Just Barely Famous

Herb Eimerman

Jamrecordings, 2006


REVIEW BY: Benjamin Ray


Perhaps it was fate that I got around to listening to this just a few days after Arthur Lee died and a month or so after Syd Barrett died, becase both of those influences seem very prevalent in Herb Eimerman's latest CD.

Just Barely Famous is an unabashedly old-school set of power pop that could have been recorded by the Kinks, but with the psychedelic edges of Barrett and the folk outlook of Lee. It's an entirely retro CD, with absolutely nothing modern except maybe the production, making this both instantly familiar and highly unnecessary.my_heart_sings_the_harmony_web_ad_alt_250

Eimerman plays pretty much everything here, and nearly anytime a musician does this you can feel the joy behind what they're doing. It has a similar feel to McCartney, and at times Eimerman recalls the solo Beatles in his work, particularly the lovely "Stuck Inside A Cloud," and the Byrds, as on "Tell Me Where" and the opening "Inside Joke," a rather catchy number. "Make A Wish" has a Beach Boys feel as well, while "I Leave It All Up To You" would make Paul Simon proud.

In fact, this is the main problem with Just Barely Famous -- Eimerman has no voice of his own. His vocals are double-tracked on every song, and it seems he's trying more to imitate styles than create one of his own. This results in minor differences across each song, but they all are buffed to a sheen, the power-pop production of the early 90s that bands like the Replacements favored. But it's meaningless when you can't tell the songs apart, no matter how good they sound.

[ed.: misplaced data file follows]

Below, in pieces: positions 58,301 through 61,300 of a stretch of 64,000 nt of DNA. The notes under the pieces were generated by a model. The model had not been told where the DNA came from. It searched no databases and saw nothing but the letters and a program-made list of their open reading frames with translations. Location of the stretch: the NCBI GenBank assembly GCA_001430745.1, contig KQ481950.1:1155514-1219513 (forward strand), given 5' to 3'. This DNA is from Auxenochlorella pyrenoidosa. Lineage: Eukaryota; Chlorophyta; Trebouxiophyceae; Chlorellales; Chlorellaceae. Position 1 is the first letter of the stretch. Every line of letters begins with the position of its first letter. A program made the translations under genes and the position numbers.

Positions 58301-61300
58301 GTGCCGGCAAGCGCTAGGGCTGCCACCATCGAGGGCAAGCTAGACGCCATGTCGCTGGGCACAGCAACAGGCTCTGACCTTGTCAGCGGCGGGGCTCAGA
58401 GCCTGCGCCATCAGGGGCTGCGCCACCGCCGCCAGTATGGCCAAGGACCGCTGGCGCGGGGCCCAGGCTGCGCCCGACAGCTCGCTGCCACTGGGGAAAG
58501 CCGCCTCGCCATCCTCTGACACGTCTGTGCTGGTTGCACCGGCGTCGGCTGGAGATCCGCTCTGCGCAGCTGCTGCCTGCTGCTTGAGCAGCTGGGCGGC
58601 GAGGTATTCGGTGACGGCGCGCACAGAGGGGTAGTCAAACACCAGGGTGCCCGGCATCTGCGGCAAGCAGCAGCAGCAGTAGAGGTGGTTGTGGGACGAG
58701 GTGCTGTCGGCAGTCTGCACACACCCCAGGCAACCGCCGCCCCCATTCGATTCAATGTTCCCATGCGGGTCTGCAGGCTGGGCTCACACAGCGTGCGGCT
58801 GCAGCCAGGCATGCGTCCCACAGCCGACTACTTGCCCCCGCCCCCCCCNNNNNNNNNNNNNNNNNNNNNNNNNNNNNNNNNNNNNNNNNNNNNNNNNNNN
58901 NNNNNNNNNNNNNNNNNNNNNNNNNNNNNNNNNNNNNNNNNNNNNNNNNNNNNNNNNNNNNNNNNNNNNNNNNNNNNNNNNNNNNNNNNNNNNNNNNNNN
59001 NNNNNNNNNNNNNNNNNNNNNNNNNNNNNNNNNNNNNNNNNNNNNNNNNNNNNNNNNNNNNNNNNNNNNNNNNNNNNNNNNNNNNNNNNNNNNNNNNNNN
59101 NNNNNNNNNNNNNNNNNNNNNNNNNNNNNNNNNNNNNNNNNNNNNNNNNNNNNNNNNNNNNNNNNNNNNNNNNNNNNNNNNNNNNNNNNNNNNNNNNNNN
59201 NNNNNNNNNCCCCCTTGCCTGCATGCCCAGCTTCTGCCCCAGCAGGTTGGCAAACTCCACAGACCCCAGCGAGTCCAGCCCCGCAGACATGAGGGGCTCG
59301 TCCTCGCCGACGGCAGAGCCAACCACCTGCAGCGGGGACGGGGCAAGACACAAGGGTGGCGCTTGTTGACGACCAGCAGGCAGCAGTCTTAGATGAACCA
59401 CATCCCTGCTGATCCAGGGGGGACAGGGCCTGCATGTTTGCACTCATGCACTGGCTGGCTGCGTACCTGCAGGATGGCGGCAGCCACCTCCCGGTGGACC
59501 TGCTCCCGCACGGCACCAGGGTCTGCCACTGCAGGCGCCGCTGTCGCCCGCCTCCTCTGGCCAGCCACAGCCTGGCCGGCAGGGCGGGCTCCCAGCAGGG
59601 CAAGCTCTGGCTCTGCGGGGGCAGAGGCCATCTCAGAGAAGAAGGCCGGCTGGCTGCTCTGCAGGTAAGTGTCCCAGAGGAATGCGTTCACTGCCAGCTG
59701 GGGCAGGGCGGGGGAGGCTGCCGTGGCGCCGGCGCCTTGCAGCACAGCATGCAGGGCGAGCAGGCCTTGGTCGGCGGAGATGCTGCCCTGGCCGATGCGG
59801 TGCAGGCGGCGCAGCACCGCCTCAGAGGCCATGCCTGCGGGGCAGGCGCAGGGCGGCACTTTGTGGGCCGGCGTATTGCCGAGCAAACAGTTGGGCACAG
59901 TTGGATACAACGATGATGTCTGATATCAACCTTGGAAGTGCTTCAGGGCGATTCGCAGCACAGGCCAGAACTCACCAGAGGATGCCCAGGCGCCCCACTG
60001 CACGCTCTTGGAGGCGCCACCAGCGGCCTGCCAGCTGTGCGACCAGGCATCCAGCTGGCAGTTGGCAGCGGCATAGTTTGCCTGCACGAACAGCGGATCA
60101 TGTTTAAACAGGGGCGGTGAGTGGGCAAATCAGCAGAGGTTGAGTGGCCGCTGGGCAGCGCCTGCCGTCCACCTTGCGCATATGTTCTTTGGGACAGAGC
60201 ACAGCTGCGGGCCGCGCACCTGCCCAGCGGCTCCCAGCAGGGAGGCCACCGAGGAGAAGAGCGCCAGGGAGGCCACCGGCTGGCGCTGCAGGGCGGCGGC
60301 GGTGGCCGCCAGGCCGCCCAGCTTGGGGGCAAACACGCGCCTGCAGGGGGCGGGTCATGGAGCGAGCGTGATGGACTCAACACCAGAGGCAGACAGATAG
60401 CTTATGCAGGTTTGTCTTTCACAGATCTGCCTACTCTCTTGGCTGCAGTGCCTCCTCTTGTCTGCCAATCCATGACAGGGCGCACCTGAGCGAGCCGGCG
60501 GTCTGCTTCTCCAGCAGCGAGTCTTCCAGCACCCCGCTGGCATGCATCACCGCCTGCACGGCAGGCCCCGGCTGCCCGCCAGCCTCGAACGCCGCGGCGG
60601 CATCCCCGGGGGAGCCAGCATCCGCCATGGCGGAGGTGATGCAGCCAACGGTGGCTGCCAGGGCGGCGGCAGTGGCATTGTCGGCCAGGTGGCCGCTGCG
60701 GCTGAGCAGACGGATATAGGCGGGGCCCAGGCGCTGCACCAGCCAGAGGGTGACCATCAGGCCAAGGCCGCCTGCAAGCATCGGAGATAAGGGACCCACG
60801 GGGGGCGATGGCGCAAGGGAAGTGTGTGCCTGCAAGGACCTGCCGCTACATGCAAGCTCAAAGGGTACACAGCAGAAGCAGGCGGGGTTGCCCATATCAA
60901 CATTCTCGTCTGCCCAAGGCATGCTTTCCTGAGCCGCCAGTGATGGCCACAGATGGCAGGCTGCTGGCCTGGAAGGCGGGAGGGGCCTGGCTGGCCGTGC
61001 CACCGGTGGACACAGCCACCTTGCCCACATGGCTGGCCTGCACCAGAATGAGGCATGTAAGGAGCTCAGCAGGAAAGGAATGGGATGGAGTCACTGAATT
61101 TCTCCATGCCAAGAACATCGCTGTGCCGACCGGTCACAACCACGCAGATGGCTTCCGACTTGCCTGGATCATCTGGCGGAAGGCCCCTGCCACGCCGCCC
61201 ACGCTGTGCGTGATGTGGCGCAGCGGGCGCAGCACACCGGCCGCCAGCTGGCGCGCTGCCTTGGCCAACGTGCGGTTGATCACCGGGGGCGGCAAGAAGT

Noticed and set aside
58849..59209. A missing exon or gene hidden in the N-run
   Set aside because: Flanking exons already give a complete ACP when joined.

The flourishes are minor but they don't serve to distinguish the tunes either; a guitar solo here, some shimmering keyboards there, etc. Each song is a slice of cotton candy, lifted right out of a 1967 British pop time capsule, and you really only need to listen to one or two to get the sense of the CD. Only "Stuck Inside A Cloud" and "Inside Joke" merit repeat listens, as they are the tracks that stand out from the pack.

When it was over, I had forgotten everything that had just played, because 16 of the same song just doesn't hold much musical weight. Eimerman obviously enjoys making this sort of pop, but he has yet to find his own voice -- it's painfully clear who his influences are, and when one can play "Spot the Sensitive Singer/Songwriter" instead of listen to an album, it's not anything that needs to be heard more than a couple of times. Power pop fans and 60s folk lovers may enjoy this, but everyone else will be bored.

Rating: C

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© 2006 Benjamin Ray and The Daily Vault. All rights reserved. Review or any portion may not be reproduced without written permission. Cover art is the intellectual property of Jamrecordings, and is used for informational purposes only.